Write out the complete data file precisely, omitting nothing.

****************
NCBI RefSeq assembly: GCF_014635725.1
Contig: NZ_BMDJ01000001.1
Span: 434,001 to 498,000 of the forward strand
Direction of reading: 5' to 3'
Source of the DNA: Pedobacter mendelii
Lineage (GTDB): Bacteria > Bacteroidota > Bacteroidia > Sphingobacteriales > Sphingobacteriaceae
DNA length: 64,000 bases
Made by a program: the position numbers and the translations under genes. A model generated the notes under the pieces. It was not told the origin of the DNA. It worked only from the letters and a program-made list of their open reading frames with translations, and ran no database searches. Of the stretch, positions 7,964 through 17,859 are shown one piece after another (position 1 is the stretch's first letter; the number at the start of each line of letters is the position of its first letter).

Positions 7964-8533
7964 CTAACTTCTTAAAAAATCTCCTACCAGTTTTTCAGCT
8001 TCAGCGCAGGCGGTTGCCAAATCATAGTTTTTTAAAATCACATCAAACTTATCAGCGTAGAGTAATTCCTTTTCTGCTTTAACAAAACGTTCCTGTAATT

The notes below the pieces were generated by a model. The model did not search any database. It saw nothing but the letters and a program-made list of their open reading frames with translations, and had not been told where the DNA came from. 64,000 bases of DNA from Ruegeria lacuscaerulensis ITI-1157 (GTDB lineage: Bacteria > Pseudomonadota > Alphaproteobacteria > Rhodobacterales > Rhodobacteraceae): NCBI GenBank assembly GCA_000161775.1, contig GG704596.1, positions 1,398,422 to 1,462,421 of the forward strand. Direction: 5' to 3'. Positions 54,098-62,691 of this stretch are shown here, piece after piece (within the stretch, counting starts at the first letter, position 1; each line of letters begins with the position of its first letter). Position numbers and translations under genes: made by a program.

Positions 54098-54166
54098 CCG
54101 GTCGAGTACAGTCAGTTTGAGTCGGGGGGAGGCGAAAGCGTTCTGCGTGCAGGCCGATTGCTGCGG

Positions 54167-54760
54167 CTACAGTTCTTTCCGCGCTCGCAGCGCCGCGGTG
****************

NCBI RefSeq assembly: GCF_014635725.1
Contig: NZ_BMDJ01000001.1
Span: 434,001 to 498,000 of the forward strand
Direction of reading: 5' to 3'
Source of the DNA: Pedobacter mendelii
Lineage (GTDB): Bacteria > Bacteroidota > Bacteroidia > Sphingobacteriales > Sphingobacteriaceae
DNA length: 64,000 bases
Made by a program: the position numbers and the translations under genes. A model generated the notes under the pieces. It was not told the origin of the DNA. It worked only from the letters and a program-made list of their open reading frames with translations, and ran no database searches. Of the stretch, positions 7,964 through 17,859 are shown one piece after another (position 1 is the stretch's first letter; the number at the start of each line of letters is the position of its first letter).

Positions 7964-8533
7964 CTAACTTCTTAAAAAATCTCCTACCAGTTTTTCAGCT
8001 TCAGCGCAGGCGGTTGCCAAATCATAGTTTTTTAAAATCACATCAAACTTATCAGCGTAGAGTAATTCCTTTTCTGCTTTAACAAAACGTTCCTGTAATT

The notes below the pieces were generated by a model. The model did not search any database. It saw nothing but the letters and a program-made list of their open reading frames with translations, and had not been told where the DNA came from. 64,000 bases of DNA from Ruegeria lacuscaerulensis ITI-1157 (GTDB lineage: Bacteria > Pseudomonadota > Alphaproteobacteria > Rhodobacterales > Rhodobacteraceae): NCBI GenBank assembly GCA_000161775.1, contig GG704596.1, positions 1,398,422 to 1,462,421 of the forward strand. Direction: 5' to 3'. Positions 54,098-62,691 of this stretch are shown here, piece after piece (within the stretch, counting starts at the first letter, position 1; each line of letters begins with the position of its first letter). Position numbers and translations under genes: made by a program.

Positions 54098-54166
54098 CCG
54101 GTCGAGTACAGTCAGTTTGAGTCGGGGGGAGGCGAAAGCGTTCTGCGTGCAGGCCGATTGCTGCGG

Positions 54167-54760
54167 CTACAGTTCTTTCCGCGCTCGCAGCGCCGCGGTG